Tim Aldred

‘Genesis’ by Joe Sheerin

Make more cats said Mrs God
Not toads rats spiders snakes.
Make more swans not vultures
Hawks buzzards eagles kites
But come in for your tea first.

At the bottom of Eden in a potting shed
He quickly kneaded a clay cat and swan
Blew on them and shut the door tight.

They ate ambrosia and honey from gold
Plates. Afterwards he helped with the washing up.

Finding a white neck speckled with blood
And a cat badly winged and given up
For dead she asked, is this your idea of a joke?

He went quiet and distant
The way gods do and wondered if they
Would ever make a go of it, she
Being such a perfectionist.


4th March 2020

I kind of like this poem because it talks of the imperfection of creation. God created free will, and free will does not always manifest itself in a good way. He gave volition to individuals from the humblest of beings to the species considered to occupy the top slot, humanity. Mrs God asks God to make more gentle, beautiful creatures.  We would all like to deal with gentle, beautiful creatures of our own kind but the reality is that we are often disappointed and get hurt.

God in his wisdom gave us the wit, the free will, to adapt and fall in with the mystery of life as best we can. This can manifest in many ways, one being tribal protectionism which often serves to stand in the way of good relations. Keeping God in our sight can be a trusted staff when needed as in the advice in Psalm 16:8:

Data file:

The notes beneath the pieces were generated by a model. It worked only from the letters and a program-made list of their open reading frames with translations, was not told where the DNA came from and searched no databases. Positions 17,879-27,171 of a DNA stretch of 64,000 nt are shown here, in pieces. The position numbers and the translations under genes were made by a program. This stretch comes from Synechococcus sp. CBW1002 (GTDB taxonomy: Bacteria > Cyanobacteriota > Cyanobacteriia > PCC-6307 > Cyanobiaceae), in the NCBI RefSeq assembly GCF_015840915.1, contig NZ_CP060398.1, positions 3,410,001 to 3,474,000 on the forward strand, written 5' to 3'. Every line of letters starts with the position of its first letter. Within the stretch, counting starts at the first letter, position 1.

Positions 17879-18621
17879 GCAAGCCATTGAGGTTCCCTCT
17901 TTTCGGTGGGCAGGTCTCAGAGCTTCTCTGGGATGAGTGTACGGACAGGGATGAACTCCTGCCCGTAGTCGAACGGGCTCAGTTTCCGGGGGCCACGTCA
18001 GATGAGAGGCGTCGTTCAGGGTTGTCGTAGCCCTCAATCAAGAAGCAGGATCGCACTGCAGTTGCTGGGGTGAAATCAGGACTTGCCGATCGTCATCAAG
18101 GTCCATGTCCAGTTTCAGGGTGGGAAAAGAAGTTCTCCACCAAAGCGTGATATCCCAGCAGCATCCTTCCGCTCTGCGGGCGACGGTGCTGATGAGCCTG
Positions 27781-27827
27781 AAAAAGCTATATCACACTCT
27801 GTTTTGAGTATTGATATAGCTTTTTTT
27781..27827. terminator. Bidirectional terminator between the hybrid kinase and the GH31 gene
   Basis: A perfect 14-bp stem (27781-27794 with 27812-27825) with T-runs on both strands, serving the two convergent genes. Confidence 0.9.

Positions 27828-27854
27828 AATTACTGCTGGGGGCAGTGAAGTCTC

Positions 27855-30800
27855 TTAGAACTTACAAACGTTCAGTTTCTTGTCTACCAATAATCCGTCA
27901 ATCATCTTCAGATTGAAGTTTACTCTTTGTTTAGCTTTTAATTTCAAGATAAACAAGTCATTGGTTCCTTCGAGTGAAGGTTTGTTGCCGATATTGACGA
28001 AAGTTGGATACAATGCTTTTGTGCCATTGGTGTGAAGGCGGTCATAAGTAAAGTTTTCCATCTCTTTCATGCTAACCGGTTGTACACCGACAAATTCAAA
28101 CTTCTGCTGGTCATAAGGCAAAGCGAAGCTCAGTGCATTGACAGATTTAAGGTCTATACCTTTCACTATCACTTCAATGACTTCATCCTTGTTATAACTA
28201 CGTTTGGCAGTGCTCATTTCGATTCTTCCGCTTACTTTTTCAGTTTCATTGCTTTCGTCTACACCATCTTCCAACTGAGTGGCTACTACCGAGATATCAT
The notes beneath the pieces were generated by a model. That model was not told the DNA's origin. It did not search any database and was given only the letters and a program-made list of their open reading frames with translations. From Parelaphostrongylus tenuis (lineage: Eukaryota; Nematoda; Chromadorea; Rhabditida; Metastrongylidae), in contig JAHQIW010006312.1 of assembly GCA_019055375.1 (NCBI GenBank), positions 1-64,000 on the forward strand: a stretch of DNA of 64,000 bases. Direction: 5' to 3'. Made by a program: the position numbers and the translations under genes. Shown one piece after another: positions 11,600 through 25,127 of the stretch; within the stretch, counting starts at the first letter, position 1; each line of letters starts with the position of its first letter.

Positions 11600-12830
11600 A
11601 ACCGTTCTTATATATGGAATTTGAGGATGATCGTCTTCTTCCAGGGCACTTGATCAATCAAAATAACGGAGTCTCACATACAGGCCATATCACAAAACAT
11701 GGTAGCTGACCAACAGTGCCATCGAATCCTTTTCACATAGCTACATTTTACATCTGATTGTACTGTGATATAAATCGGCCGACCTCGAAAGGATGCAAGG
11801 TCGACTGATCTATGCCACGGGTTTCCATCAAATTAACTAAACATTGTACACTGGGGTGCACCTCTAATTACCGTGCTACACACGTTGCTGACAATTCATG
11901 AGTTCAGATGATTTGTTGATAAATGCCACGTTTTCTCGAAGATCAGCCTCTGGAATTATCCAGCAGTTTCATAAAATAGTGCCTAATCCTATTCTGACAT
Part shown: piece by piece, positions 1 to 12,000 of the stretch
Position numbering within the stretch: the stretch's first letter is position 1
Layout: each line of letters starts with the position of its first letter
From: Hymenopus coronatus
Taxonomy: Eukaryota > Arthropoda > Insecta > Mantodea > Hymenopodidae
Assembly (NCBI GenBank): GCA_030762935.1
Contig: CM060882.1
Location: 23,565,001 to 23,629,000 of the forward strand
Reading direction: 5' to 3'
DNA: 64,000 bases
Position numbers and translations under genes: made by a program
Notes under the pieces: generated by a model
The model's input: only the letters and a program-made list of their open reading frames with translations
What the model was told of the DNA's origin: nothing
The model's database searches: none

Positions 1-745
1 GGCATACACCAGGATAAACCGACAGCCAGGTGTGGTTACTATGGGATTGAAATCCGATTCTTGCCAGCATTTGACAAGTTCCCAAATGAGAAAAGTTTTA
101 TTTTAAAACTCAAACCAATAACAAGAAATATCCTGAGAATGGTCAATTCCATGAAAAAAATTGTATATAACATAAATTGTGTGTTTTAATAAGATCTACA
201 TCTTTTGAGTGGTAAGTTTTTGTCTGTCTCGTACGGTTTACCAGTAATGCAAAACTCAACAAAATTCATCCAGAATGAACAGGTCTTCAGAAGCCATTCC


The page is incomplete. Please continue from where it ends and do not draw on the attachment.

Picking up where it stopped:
I keep my eyes always on the Lord.
With him at my right hand, I will not be shaken.

In the case of the cat and the swan, out of the sight of God they turn upon each other, doing themselves mortal harm. When we lose sight of God, his spiritual wisdom, we too can turn upon each other. The harm we do is not always mortal, but it can cut like a knife to our very soul. Looking to the Lord in our daily lives helps us deal better with our fellow humans.

Looking to God in Lent, and throughout our daily lives, keeping God on our side, is a way to strengthen our responses when challenged, to respond in more positive ways that do not lead to conflict. Perfection may not be achieved but resolution may mean we can all sit down and have ambrosia and honey for tea.

David Risley